"Champions can use various weapon styles, but focus on using two weapons simultaneously."
This is not obvious from the champion skill set however because some key champion skills give additional damage depending on the main hand weapon damage per hit. An extreme case is Brutal strikes which gives damage of 3 x main weapon damage plus a bonus. Obviously a big slow two hander will do better here than two smaller single hand weapons. Turbine recognised this issue in patch 1.12 and tried to rebalance by reducing the fervor requirement for Savage Strikes and Brutal strikes by one point when dual wielding. I cannot say whether this has balanced the skill based damage between one and two handers but it does go some way towards addressing it.
A more basic question is whether or not the raw DPS of dual wield is more or less than the raw DPS of a big two hander. Typically dual wield weapons do less damage than an equivalent level one hander but more than half the damage. For example a lvl 8 white quality one hand short sword does 3.8 dps. A lvl 9 white quality two handed great sword does 4.6 dps. If there is no penalty for dual wielding then the double attacks from dual wield will do more damage than a two hander. Off hand penalties are common in RPG games but I could find no reference to one in the game literature or on the forums so I set about conducting my own experiment. Early tests with various weapon types indicated strongly that an offhand penalty does exist but it was possible that different weapon speeds and other variables were disguising the results so I decided to do a more rigorous test. I bought two identical Steel Banded Maces (Speed 2.3, DPS 2.8 (5-8 damage), Small Chance to Stun) and sent my level 9 dwarf champion to the western part of Thorin's Gate to observe the results of hitting level 5 Young Aurochs. I chose the Aurochs because they have no debuffs to interfere with results and I made sure to always pick level 5 targets. I chose the maces because they were cheap and they do not interfere with armour or hit chance.
I recorded a total of 29 single wield attacks and a total of 31 dual wield attacks (62 hits). The unadjusted average damage from the 29 single wield attacks was 7.7 and the unadjusted damage from the dual wield was 5.6 for main hand and 5.3 for off hand. However these results were strongly affected by random failures due to blocks, evades and misses. I do not believe that I have a large enough sample to allow for these so I adjusted the averages to take out the failed attacks. The average damage for successful attacks was 9.3 for the single wield main hand, 7.6 for dual wield main hand and 5.9 for dual wield off hand. These figures agree well with the most commonly observed hits in each case (the mode). The most commonly observed values were: Single Wield main hand: 9, Dual Wield Main Hand: 8, dual wield off hand: 6. Remember that identical weapons were used in main and off hand tests.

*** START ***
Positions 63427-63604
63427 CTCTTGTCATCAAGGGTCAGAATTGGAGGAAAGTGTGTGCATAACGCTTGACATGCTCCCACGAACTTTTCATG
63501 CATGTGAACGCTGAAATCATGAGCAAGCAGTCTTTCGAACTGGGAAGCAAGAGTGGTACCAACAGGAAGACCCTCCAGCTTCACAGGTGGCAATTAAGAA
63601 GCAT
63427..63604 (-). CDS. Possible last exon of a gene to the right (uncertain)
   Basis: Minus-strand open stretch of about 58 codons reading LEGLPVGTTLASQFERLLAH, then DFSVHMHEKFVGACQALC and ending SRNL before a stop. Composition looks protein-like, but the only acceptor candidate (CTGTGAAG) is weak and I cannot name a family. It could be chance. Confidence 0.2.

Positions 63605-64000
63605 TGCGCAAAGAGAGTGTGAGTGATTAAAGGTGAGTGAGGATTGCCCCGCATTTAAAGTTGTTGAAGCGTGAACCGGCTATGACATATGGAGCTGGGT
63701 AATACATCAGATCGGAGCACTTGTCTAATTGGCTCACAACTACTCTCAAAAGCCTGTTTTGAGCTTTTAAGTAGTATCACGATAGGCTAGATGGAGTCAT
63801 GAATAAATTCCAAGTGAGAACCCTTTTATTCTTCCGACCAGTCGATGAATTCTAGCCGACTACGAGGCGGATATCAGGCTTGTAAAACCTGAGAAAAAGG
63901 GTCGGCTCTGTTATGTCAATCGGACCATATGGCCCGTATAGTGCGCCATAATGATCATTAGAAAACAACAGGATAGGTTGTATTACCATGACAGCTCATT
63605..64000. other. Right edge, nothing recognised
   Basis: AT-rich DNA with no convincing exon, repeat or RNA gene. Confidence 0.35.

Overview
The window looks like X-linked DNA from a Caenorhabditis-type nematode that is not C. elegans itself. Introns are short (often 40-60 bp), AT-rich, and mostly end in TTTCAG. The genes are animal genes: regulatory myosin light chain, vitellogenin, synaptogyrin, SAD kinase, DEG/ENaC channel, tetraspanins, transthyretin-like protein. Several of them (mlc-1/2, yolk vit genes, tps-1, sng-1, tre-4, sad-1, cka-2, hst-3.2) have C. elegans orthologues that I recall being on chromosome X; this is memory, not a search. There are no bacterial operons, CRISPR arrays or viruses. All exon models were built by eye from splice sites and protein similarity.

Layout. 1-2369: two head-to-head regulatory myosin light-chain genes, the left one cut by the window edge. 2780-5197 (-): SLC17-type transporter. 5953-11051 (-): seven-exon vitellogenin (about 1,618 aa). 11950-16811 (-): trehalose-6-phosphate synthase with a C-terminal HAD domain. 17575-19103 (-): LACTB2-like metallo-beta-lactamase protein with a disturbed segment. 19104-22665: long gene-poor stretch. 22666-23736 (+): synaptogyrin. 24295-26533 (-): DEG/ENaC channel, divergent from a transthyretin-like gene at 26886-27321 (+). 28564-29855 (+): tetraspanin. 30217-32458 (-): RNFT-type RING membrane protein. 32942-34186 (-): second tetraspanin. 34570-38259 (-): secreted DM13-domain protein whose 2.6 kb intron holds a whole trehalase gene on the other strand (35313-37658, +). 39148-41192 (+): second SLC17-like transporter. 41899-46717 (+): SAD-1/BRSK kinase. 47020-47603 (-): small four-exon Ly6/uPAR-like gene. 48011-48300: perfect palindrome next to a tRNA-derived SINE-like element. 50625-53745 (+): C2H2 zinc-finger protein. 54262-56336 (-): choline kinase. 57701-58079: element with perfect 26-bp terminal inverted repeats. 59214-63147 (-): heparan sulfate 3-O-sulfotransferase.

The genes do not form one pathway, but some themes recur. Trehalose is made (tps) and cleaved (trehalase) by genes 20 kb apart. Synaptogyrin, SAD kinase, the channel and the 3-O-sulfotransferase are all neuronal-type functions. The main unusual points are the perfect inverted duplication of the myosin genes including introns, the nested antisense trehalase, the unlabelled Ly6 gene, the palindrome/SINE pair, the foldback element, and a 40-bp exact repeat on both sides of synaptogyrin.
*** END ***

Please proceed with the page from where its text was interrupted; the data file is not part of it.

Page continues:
Although my sample is not particularly large it seems certain that there is a damage penalty for both main and off hands while dual wielding. The observed reduction in damage for successful attacks was 18% reduction for the main hand and 36% reduction for the off hand when dual wielding.
My tests suggest that there may also be a reduced chance to hit for dual wielding but I have do not have enough data to conclusively confirm this.
While conducting these tests I also noticed that single wield off hand does not appear to work. Even though the off hand weapon is visible in the fight animation the weapon seems to be ignored in the damage calculation and only fist damage is recorded.
Edit: A Poster to Codemaster's Lotro forums questioned the validity of my results in this piece. He or she was rather rude so I was going to ignore them but perhaps they were just having a bad day so instead I will give them the benefit of the doubt and clarify my results. Firstly please note that these results refer to auto-attack damage only. I don't think a statistical test needs to be done for skill damage because the skill description tells you the damage in both single and dual wield cases. My tests say nothing about failure rate (miss block etc) and a much larger sample would be required to be able to say something useful about this. The good news is that the standards error in each of my tests is between 2% and 3% so the conclusions with respect to damage reduction can be relied on to a high degree.